Since being diagnosed with cancer, I've often thought about Mums and how concerned (pissed off) she would have been about my health and prognosis.  I have more time (unemployed) and more things to tell her now (cancer patient), but of course, wish I would've called her more back then.  Intellectually, I can work out the guilt, but emotionally, I think that's the baggage that will stick around for awhile.

Steve would call Mums on Sundays and always said hello by saying the state or city we were in at the time (e.g., "Massachusetts calling"). It saddens me that Steve never got to say "Fredericksburg calling." In my heart, I have to believe that Mums knew we had hopes to move back down South in the future so that we could be closer to family.  Her death solidified that for us - we had to get the kids closer to one another.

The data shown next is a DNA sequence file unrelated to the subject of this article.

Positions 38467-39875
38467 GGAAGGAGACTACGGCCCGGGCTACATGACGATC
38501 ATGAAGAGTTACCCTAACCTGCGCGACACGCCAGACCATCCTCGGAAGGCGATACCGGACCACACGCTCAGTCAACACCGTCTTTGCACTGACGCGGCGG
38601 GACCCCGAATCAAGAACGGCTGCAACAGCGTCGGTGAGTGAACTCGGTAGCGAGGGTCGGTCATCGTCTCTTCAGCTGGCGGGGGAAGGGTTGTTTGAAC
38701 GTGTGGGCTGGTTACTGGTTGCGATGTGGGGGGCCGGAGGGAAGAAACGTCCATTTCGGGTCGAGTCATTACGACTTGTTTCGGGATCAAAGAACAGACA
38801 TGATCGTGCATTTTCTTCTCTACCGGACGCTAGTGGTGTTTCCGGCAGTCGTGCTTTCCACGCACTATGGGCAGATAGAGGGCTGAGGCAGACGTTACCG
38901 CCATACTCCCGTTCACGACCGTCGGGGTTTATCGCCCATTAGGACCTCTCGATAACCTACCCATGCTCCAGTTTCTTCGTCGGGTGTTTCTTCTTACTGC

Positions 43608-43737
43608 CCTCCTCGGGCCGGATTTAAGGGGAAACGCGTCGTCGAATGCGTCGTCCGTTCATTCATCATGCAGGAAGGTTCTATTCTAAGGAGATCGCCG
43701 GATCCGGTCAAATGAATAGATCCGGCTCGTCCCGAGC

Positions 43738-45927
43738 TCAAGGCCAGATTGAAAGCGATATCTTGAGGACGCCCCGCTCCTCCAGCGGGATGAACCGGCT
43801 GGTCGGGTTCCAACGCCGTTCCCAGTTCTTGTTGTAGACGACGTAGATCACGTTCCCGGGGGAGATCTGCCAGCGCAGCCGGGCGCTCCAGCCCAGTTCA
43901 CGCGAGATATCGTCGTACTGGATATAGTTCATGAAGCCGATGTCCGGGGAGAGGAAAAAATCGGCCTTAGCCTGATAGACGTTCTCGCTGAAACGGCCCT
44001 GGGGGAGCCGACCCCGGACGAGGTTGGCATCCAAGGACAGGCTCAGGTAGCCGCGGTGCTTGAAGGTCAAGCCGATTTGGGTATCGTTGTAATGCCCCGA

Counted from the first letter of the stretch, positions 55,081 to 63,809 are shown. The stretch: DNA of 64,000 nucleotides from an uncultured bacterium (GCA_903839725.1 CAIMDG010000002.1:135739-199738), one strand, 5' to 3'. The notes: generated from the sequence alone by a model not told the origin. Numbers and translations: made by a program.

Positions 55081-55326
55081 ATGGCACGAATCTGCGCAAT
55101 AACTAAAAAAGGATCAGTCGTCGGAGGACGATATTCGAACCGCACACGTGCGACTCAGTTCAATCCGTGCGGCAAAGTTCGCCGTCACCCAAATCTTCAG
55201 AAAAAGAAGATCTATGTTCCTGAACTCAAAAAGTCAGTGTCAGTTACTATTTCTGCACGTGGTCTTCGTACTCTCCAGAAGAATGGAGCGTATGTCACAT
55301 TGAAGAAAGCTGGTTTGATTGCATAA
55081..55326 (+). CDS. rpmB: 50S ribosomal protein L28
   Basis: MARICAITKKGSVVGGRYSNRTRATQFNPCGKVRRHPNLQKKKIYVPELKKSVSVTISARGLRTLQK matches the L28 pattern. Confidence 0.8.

The kids.  Corey, Dillon, Matthew, Logan, Jack, and Anna are the living embodiment of all that was their Grammy.  It's moments shared with them now that make us realize how truly fortunate we are and thankful that Mums got to love (spoil) her grandchildren.

They love and laugh deeply because of you, Mums.  Thank you for that.

We love and cherish you, always.

Tuesday, October 7, 2014

Just Like Me

Before heading to NYC for the Today Show's special program, #PinkPower, Steve and I talked to the kids to prepare them for a) my time away from home and b) the possibility that I would be on TV.  For as much as they could understand, Jack and Anna seemed equally excited for me and disappointed that they wouldn't be able to come.  I definitely owe them a train ride.